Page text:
Economic secretary Ruth Kelly has set out the reasons for statutory regulation of mortgage and general insurance intermediaries and advice.
"Buying a mortgage is the biggest financial decision of most people's lives, they need to get it right and high quality understandable advice is crucial. Regulation will ensure a high standard of advice is available across the board to the large number of people, 1.2 m in 2000, who take out mortgages every year. In the rare and unfortunate cases where things go wrong the Financial Ombudsman will be the single body for handling customer complaints.
"DeAnne's review highlighted areas where improvements should be made to benefit banking customers. There has been a very constructive response with the majority of the recommendations being accepted by industry. The measures being taken forward will benefit customers, for example through making account switching easier and stimulating competition in personal banking.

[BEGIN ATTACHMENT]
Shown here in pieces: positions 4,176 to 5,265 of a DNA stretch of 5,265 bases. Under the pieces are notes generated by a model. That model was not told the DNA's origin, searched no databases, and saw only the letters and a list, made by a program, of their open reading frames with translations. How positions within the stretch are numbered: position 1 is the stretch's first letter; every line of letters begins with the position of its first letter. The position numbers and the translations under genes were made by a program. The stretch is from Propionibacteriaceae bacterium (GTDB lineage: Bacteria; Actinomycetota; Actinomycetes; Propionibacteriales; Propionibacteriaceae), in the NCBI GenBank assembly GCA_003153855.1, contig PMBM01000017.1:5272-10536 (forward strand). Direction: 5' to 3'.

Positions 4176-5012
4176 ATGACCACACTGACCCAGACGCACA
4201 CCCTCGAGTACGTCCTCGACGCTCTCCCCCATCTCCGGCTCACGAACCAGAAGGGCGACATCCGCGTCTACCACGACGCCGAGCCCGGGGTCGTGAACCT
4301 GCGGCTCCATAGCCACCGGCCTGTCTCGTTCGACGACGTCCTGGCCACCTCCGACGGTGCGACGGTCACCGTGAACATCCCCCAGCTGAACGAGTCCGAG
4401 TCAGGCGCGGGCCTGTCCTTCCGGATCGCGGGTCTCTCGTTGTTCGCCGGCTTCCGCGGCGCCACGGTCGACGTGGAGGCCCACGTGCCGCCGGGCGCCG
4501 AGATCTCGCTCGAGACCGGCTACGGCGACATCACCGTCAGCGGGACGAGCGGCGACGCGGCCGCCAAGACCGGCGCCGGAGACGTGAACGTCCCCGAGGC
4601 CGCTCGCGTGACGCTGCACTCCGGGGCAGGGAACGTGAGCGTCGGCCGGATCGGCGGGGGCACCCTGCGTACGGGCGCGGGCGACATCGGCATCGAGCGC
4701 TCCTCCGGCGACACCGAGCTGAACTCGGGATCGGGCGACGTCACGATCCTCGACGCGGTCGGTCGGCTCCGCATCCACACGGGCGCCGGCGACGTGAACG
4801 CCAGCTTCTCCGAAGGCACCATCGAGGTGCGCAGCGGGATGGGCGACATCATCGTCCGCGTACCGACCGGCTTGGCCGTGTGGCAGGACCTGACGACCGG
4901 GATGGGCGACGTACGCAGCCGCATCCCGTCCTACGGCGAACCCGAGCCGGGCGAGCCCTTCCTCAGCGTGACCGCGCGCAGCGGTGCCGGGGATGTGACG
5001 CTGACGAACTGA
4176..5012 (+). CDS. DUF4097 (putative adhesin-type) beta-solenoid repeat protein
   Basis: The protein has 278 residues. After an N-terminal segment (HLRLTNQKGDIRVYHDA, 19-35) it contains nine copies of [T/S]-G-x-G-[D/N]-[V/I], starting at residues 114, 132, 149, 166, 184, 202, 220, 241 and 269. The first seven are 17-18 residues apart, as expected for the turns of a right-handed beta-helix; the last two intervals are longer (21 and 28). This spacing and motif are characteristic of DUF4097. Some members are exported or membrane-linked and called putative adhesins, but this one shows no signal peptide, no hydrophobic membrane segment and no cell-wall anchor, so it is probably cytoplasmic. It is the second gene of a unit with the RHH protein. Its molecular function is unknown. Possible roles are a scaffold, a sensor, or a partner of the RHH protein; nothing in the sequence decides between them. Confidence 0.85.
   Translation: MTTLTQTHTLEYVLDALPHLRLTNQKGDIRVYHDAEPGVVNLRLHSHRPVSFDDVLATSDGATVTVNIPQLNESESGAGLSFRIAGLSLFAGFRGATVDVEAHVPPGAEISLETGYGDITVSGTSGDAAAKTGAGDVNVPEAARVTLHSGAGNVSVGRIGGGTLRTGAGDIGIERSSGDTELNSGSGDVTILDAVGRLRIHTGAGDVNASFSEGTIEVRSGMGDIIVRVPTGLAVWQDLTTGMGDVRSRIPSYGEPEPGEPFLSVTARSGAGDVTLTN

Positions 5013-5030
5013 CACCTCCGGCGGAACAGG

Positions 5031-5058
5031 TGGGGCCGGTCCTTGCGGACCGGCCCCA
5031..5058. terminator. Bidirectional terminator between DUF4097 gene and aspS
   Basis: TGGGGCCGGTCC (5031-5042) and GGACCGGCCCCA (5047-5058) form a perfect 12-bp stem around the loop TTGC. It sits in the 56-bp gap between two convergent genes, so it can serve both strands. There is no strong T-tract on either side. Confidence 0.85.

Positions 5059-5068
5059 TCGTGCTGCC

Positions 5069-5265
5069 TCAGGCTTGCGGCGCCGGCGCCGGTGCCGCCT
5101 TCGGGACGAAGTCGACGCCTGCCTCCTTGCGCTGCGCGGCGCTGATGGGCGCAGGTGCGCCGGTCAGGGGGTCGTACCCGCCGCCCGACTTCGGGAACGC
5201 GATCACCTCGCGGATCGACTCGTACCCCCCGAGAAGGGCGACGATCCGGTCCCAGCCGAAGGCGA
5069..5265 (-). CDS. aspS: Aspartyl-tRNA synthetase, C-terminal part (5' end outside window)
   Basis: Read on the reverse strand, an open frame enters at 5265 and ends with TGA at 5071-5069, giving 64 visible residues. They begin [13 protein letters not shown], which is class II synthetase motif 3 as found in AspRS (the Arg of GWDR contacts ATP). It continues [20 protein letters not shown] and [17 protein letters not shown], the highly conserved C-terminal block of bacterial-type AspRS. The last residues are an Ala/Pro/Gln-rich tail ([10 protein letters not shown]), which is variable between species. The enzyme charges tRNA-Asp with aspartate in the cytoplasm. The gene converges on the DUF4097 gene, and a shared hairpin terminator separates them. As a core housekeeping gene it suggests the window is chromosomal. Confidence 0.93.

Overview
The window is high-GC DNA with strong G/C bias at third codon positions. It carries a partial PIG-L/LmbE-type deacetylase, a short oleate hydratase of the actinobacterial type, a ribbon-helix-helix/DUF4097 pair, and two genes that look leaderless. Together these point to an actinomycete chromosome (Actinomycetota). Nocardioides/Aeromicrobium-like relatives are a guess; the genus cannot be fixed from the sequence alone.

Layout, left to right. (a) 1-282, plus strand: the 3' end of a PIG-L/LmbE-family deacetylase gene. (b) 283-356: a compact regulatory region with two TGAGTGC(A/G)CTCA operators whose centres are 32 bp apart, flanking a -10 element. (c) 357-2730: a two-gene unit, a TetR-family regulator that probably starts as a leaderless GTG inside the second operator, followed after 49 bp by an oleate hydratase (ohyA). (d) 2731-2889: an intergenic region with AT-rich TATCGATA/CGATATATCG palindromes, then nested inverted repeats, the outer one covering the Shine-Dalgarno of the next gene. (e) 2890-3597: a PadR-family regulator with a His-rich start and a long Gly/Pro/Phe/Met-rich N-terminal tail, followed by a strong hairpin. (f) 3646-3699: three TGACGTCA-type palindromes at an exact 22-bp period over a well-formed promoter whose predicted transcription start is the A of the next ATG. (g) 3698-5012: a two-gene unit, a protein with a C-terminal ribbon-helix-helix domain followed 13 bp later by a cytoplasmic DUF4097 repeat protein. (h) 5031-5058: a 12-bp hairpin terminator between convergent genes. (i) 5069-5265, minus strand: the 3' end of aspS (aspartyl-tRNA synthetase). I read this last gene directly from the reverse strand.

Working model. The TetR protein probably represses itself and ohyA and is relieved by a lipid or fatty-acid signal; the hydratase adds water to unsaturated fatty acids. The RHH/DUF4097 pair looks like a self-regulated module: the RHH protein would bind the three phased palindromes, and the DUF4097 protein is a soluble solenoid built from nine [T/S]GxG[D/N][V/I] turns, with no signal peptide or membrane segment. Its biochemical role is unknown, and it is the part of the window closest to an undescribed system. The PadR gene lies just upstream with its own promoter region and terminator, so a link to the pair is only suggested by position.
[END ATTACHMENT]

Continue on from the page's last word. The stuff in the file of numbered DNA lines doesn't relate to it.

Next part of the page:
"The Julius Review group argued that mortgage advice should be regulated, echoing the sentiments of many consumer groups and industry. We have listened to these views and after reviewing the policy believe regulation will bring benefits to both consumers and businesses.
"Many of the 12,500 UK mortgage brokers also sell general insurance. In order to maintain a consistent and streamlined approach, the sale of general insurance products will be regulated by the FSA. Brokers who deal in two or more lines of regulated business will deal with a single regulator, not several, and will be able to compete in European markets. Additionally the Government will look at insurance sold as part of a package with another product – for example, travel or extended warranty to consider the implications of the new regime for them.
"Today's measures will benefit industry by simplifying and streamlining regulation. The watchword in developing the new frameworks will be proportionality. We and the FSA will be working closely with the industry and others to design a regime that understands the market, and is targeted precisely at maximising benefit to the consumer, and not loading industry and ultimately the consumer with unnecessary costs."